Outlaw gangs have reaped million of dollars from dodgy claims, says Tax Office.
Outlaw bikies have used trucking companies to defraud the federal government of millions of dollars in fuel rebates, according to an Australian Taxation Office investigation.
But Tax Office insiders say federal law enforcement agencies have failed to act on evidence of a fraud network with national reach that has used dozens of haulage firms to siphon tens of millions of dollars of taxpayers’ money into the pockets of motorcycle gang members.
After nearly a decade gathering evidence of a scheme allegedly run by Hells Angels bikie gangs and extending to least three states, investigators are frustrated that nobody had been arrested or charged.
Hells Angels figure Peter Hewat.
They believe a larger organised crime operation operated unchecked for years while it systematically defrauded fuel subsidies
Internal Tax Office documents, obtained by Fairfax Media, show tax investigators working with Federal Police have built a case against one trucking company owner and Hells Angels associate from Adelaide accused of defrauding the Commonwealth of $5 million in a four-year period.
But Taxation insiders believe the Adelaide connection is just one link in a national network, cashing in on federal government subsidies to the trucking industry.
Organised crime: Taxation insiders believe the Adelaide connection is just one link in a nationwide network of massive fraud.
The nerve centre of the scheme is alleged to be an accounting firm in regional Victoria, owned for several years by Melbourne Hells Angels’ strongman Peter John "Skitzo" Hewat.
The alleged fraud is surprisingly simple. False claims provided to the Tax Office by bikies, sometimes using fake identities, claim generous Commonwealth rebates for diesel to run fictitious trucks owned by companies that only exist on paper.
Tax investigators even believe Victorian bikies had control of a post office in a country town in the state, giving them free rein to use the office’s PO boxes under false identities without arousing suspicion.
In documents filed in the Federal Court in Adelaide, it is alleged that Adelaide Hells Angels Associate Reginald George Roberts got the Tax Office to pay out millions of dollars to trucking companies he controlled either in his own name or through an alias between 2003 and 2006.
Trucking outfits nominally controlled by the convicted drug-runner claimed rebates on about $28 million worth of diesel between 2003 and 2006 but the Tax Office alleges that very little of the road haulage activity claimed by Mr Roberts' companies actually took place.
While the criminal investigation against the trucking industry identity has stalled, he is battling the Tax Office in the Federal Court as the government tries to use the civil law to get some of its money back.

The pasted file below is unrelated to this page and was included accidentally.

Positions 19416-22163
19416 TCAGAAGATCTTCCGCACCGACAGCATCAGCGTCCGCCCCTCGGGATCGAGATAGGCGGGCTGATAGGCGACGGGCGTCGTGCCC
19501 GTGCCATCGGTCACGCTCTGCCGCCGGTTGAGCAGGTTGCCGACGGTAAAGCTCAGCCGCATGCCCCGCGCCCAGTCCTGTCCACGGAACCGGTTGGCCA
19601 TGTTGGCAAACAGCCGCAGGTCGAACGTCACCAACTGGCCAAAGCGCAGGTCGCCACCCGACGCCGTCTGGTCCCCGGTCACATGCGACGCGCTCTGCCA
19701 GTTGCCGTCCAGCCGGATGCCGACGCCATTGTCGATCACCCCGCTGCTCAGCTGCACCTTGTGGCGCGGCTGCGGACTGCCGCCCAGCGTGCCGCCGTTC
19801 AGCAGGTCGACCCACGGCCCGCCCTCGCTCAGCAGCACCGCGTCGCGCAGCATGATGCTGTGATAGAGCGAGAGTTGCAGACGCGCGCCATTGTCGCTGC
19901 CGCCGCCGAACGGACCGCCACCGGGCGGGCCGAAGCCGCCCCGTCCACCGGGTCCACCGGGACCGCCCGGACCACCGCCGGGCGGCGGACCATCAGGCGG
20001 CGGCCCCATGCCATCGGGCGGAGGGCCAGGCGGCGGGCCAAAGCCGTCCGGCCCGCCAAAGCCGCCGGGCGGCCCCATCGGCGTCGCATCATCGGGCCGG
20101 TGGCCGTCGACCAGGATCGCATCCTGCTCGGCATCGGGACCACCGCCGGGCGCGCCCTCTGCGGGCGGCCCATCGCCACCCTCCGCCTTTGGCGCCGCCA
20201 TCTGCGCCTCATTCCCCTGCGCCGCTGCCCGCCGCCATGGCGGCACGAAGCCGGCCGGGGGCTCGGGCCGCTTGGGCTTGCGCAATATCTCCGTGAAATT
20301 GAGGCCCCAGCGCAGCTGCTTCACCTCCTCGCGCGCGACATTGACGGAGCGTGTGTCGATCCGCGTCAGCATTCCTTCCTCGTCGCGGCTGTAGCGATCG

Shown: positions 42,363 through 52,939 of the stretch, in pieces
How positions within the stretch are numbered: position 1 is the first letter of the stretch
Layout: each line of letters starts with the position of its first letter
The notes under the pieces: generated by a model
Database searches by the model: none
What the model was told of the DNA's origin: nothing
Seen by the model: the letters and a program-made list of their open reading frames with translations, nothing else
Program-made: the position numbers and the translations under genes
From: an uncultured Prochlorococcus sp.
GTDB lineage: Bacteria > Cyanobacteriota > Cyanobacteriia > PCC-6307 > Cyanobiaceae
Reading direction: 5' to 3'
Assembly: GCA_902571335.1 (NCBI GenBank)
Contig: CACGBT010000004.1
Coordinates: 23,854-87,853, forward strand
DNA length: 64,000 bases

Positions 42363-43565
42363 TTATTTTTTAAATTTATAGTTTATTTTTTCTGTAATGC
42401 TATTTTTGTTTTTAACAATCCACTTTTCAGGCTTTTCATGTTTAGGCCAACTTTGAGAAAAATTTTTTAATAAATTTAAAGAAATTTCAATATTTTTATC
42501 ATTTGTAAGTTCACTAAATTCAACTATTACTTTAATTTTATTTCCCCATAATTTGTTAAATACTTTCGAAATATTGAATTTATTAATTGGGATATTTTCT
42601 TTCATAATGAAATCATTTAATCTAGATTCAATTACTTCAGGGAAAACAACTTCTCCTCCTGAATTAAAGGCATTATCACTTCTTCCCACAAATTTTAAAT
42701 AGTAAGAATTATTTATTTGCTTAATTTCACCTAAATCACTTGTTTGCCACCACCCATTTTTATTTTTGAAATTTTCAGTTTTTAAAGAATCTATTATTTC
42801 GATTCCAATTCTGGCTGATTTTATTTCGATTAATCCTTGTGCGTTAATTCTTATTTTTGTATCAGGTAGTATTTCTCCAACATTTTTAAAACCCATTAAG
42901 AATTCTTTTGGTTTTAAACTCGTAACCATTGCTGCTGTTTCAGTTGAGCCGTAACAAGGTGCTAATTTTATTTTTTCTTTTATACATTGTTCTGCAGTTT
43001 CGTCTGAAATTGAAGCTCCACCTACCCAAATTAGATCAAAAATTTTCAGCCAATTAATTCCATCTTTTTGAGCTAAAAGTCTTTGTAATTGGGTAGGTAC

In his court action, the Hells Angels associate denies any wrongdoing and says the Tax Office has accused him of fraud without evidence.
The truck company owner, who was jailed in Western Australia for using the road freight network to smuggle drugs, declined to comment.
The Commonwealth Director of Public Prosecutions has had a file of the tax investigation for more than 18 months but no charges have been laid and investigators are angry, saying no attempts have been made to look into the big picture of the tax fuel rebate fraud allegedly linked to the outlaw motorcycle gang.
The Tax Office has linked Mr Roberts to Mr Hewat and the Victorian Hells Angels through the Victorian accountants, which he once owned and whose premises were used as a mailing address for a company alleged to have been controlled by Mr Roberts through an alias.
The accountancy firm, which was raided by Federal Police as part of the investigation into Mr Roberts, is linked to at least 50 other trucking companies around the country suspected of rorts against the rebate scheme.
According to the case brief seen by Fairfax, Mr Hewat, former sergeant-at-arms of the Hells Angels’ East County Chapter in Melbourne, has owned transport firms in Western Australia, South Australia and Victoria and has convictions for assault, handling stolen goods, attempting to pervert the course of justice and extortion with threat to inflict injury.
The senior bikie, who denies he is involved in criminal activity, no longer has an interest in the accounting firm which failed to respond to list of questions this week.
Sources close to the Tax Office investigation describe the ECGS and related schemes – the diesel and alternative fuel grants and fuel tax credits – as "massive revenue leaks because they were just so open to abuse".
The source blamed a "nine-to-five public service mentality" for the failure to follow up the compelling evidence of a much bigger organised crime network systematically defrauding the subsidy scheme.
The Commonwealth DPP refused to answer questions and Tax Office spokeswoman said the office would not comment on individual cases but defended its policing of the fuel rebate schemes.
"The ATO manages the risk of fraudulent claims as part of its overall risk management of the fuel tax credit scheme," the spokeswoman said,
"The ATO is concerned with any possible fraud
against the energy grants claim scheme be it those associated
with criminal organisations or not."